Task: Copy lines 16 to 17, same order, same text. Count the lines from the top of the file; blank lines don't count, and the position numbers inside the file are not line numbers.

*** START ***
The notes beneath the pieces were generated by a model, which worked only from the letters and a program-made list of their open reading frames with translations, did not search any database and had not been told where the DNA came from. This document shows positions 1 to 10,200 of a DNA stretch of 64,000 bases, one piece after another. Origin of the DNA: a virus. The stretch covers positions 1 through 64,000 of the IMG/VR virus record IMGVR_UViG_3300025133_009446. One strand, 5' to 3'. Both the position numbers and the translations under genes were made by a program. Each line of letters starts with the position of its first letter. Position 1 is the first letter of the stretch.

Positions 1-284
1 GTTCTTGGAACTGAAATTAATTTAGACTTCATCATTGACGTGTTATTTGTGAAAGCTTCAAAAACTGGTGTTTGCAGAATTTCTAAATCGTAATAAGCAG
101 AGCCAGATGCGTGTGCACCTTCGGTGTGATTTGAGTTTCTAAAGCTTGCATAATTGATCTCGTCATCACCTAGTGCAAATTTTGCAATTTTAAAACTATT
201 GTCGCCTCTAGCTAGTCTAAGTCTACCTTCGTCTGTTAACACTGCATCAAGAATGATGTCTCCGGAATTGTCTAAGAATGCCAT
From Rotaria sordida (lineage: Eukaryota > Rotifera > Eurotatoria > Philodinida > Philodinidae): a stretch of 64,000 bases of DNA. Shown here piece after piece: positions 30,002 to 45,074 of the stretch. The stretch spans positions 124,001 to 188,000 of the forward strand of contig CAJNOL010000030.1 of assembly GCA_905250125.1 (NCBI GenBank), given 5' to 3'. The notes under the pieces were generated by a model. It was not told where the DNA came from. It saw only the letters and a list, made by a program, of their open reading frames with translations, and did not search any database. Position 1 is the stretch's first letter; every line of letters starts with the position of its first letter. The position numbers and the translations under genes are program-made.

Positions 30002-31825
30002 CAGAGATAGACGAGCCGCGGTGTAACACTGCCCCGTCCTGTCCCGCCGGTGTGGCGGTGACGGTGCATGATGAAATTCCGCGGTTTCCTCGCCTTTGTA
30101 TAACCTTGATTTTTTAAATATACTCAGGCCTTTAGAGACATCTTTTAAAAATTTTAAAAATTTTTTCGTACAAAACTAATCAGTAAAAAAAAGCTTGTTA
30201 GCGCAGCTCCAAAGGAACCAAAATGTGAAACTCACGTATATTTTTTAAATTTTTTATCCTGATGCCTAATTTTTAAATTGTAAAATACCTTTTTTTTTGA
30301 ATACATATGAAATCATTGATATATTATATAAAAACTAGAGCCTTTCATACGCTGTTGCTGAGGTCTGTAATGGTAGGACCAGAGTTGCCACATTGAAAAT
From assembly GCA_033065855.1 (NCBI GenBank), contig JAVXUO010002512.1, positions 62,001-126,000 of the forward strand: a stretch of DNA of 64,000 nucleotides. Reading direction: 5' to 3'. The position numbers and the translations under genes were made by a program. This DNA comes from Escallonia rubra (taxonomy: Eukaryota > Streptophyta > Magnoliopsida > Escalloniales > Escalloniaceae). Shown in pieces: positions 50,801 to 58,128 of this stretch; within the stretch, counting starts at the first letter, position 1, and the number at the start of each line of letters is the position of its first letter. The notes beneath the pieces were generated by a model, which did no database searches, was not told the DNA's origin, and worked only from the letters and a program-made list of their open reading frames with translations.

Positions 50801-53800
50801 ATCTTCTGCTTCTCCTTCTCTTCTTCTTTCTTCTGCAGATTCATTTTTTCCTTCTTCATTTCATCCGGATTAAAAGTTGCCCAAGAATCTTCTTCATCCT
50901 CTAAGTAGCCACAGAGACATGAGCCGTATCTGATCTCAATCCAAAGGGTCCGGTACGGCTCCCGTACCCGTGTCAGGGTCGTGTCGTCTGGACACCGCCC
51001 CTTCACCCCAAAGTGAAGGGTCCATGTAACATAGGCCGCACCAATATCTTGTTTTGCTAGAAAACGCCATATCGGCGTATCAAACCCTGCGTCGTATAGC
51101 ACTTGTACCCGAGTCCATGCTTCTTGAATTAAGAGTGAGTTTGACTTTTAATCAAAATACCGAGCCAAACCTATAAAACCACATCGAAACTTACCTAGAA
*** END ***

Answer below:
51001 CTTCACCCCAAAGTGAAGGGTCCATGTAACATAGGCCGCACCAATATCTTGTTTTGCTAGAAAACGCCATATCGGCGTATCAAACCCTGCGTCGTATAGC
51101 ACTTGTACCCGAGTCCATGCTTCTTGAATTAAGAGTGAGTTTGACTTTTAATCAAAATACCGAGCCAAACCTATAAAACCACATCGAAACTTACCTAGAA